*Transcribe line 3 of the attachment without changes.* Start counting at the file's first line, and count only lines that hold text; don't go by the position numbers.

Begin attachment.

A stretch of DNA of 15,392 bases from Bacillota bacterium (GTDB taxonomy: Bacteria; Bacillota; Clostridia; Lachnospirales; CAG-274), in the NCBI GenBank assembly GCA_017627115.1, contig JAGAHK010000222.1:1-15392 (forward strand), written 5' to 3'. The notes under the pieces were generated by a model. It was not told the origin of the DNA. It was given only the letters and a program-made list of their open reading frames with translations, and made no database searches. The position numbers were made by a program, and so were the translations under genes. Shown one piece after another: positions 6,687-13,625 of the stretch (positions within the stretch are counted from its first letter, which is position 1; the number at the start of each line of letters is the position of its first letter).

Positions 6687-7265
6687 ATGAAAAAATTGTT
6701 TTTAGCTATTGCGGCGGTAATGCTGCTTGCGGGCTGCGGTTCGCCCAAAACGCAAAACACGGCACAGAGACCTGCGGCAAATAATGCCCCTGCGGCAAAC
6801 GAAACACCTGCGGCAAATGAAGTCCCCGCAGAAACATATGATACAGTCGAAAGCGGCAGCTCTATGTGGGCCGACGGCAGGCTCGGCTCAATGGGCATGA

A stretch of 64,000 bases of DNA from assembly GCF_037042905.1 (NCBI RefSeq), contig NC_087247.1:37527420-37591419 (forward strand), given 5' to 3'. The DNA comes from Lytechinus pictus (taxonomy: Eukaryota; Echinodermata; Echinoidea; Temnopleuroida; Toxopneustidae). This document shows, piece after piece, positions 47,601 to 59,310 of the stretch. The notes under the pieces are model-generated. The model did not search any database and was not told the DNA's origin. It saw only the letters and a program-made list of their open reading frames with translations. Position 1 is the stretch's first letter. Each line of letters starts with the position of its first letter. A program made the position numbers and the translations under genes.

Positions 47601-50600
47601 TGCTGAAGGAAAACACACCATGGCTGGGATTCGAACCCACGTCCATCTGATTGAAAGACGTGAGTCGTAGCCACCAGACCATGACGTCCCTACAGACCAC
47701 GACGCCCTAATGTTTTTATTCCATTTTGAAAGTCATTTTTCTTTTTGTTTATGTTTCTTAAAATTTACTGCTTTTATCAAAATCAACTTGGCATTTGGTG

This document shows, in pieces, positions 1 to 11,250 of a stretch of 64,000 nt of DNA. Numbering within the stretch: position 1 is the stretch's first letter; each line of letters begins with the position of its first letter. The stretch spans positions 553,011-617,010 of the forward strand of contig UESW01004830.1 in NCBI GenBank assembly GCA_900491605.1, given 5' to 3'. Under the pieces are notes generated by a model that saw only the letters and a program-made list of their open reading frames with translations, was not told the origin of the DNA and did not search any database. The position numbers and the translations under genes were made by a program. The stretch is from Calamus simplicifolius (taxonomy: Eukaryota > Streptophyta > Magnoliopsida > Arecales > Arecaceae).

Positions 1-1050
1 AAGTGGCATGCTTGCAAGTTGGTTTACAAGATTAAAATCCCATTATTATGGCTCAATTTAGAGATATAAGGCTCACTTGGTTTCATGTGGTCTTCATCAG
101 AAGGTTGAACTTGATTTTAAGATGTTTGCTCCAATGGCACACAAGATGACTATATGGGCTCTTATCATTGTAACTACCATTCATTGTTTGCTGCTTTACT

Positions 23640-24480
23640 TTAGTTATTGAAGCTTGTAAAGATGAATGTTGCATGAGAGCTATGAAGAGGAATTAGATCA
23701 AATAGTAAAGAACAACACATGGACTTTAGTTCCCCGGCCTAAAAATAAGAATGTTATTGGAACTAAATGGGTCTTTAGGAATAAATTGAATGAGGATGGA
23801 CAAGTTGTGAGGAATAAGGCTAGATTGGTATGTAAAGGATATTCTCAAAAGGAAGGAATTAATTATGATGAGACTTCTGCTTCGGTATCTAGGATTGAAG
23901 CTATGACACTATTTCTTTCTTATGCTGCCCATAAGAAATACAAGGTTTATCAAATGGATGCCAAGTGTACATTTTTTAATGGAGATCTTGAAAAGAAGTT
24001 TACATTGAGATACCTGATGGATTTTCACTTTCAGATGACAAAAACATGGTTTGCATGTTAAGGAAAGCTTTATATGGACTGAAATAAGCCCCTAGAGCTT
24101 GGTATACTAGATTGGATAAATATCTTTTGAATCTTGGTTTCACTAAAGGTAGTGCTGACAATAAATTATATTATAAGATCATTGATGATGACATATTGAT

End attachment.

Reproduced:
6687 ATGAAAAAATTGTT